What I found out later that he did was drove his pickup truck down to Washington University medical school's library, and asked the librarian there how to look things up in the latest medical journals, and to recommend a good medical anatomy textbook. As an artist (among other things), he'd already made a thorough study of gross anatomy, so he blazed through a course textbook that routinely kicks to the curb college juniors, Anatomy and Physiology. He then started to work his way through every medical journal, most recent issue to least, searching specifically for anything about gall bladder diagnoses. When they locked the library at night, he went out and napped in his truck, with an alarm set so he could be there when they unlocked the library in the morning. God only knows what, if anything, he ate. On day six, he found what he was looking for: a description of a patient whose gall bladder was just slightly off from the normal position, enough that one of the bile ducts was obscured by ribs from every standard x-ray angle. Having found this problem through exploratory surgery, the surgeon who wrote that article had worked together with a radiologist to come up with a set of alternate x-ray procedures that would catch this problem in any similar patients. Dad walked out of there with that journal, and drove straight down to the hospital.
When he got there, he walked into the lobby and flatly demanded that he see, right now, his wife's surgeon. The receptionist told him to make an appointment, not knowing that in the intervening time Mom had long since slipped into a coma, was not expected to ever wake up. He stood there and yelled, in the lobby of the hospital, demanding over and over again at the top of his voice that he see Dr. Whatever right now. They called security. Security took one look at him, turned right back around, and said no way; he would have kicked all of their backsides. (He would have, too. I call him the Man of Concrete for a reason.) So they called the cops. Who turned out to be old friends of Dad's from when he was on the force, and so they turned right back around and left him still standing there yelling. Eventually, to shut him up, the hospital paged the doctor. Dad demanded a consulting room, and Mom's file. They turned him down. He threatened to repeat his performance. They gave him a consulting room, and Mom's file. He slapped all of her x-rays up on the light screen and told the surgeon exactly where the blocked bile duct was, and showed him why he couldn't see the gall stone on the x-ray. He then said that since they wouldn't let him operate without x-ray confirmation, here are the instructions to give the x-ray technician, right out of the journal. The doctor said he couldn't do that without a radiologist. Dad made one step towards the hall, started to draw breath to start yelling again, and the doctor cut him off and went out to get a radiologist.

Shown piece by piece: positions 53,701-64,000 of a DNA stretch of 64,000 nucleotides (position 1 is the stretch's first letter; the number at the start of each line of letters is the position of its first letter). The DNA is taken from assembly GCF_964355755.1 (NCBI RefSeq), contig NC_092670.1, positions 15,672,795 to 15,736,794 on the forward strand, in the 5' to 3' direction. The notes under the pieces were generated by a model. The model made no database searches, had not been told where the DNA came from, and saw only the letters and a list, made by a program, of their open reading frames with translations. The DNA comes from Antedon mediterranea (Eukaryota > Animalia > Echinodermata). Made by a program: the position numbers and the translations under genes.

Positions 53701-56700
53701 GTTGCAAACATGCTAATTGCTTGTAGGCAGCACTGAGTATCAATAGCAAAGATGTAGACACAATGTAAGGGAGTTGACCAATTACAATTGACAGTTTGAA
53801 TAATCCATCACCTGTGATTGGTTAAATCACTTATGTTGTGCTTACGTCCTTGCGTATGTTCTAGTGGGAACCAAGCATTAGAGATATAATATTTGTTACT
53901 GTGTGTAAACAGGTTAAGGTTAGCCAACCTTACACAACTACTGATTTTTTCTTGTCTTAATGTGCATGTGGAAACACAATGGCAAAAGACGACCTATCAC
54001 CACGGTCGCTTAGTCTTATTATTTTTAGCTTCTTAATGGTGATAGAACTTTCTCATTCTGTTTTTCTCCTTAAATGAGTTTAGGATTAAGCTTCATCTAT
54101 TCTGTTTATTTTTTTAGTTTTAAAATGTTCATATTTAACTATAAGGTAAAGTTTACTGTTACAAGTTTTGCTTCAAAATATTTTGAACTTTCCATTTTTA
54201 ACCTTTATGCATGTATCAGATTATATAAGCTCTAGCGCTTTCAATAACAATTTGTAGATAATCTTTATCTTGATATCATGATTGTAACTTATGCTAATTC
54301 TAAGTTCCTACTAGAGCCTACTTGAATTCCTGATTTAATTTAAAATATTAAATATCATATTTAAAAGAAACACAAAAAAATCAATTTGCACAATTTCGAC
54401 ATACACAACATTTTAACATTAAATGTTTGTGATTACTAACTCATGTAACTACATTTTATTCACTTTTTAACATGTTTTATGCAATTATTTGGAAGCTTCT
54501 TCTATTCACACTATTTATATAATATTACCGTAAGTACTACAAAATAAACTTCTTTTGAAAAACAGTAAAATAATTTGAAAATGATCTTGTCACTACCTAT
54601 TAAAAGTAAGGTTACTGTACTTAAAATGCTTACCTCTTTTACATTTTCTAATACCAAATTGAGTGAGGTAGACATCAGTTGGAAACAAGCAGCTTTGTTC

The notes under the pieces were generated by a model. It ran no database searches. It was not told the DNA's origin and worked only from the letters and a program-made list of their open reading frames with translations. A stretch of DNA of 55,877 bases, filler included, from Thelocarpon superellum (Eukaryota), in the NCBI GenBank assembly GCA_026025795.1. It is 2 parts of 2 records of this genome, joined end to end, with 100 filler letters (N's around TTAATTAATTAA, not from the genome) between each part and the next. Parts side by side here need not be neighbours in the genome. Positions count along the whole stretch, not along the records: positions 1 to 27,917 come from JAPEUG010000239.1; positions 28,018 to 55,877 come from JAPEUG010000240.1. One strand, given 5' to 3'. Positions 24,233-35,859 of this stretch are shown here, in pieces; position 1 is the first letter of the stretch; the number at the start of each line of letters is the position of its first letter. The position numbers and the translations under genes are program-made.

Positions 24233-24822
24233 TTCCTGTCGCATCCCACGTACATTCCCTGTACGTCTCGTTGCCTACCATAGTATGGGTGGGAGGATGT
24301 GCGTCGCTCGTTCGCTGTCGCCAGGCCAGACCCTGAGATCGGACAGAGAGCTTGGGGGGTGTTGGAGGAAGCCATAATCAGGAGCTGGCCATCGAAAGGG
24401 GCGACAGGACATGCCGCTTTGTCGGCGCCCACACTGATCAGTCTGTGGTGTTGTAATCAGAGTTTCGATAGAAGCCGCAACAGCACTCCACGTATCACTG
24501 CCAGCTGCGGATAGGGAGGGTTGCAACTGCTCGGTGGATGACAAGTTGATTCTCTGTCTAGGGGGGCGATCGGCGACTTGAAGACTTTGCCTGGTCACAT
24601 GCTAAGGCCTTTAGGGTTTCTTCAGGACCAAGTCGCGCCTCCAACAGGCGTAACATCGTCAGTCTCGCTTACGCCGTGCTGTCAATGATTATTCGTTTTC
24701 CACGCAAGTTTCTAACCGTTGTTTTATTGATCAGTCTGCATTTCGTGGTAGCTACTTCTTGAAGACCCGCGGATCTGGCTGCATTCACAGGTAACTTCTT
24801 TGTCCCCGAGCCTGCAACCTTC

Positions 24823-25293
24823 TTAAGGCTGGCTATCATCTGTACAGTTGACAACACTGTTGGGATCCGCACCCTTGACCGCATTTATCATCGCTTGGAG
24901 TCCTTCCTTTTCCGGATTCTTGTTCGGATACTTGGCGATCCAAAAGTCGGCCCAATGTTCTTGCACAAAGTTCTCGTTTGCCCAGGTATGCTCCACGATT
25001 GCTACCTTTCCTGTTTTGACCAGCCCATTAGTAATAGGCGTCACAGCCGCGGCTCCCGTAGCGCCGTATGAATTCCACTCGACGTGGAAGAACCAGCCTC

They had Mom in x-ray in 20 minutes, had her film back minutes later, and had her in emergency surgery scant minutes after that. (And when they were done, they sewed her back up with a pair of scissors still inside her that they had to go back in for a week later when they got infected.) They then told Dad what he didn't give them time to tell him ... that they'd been trying to reach him off and on all day, because Mom's blood had gone so toxic that she was not expected to make it through the night. Had this grown-up 3rd grade drop-out taken one day more to find that journal article, had he caved in when the hospital receptionist told him to come back tomorrow, had he not been willing to bully whoever he had to bully to get them to get the job done, my Mom would have died when I was about 10, not when I was about 40.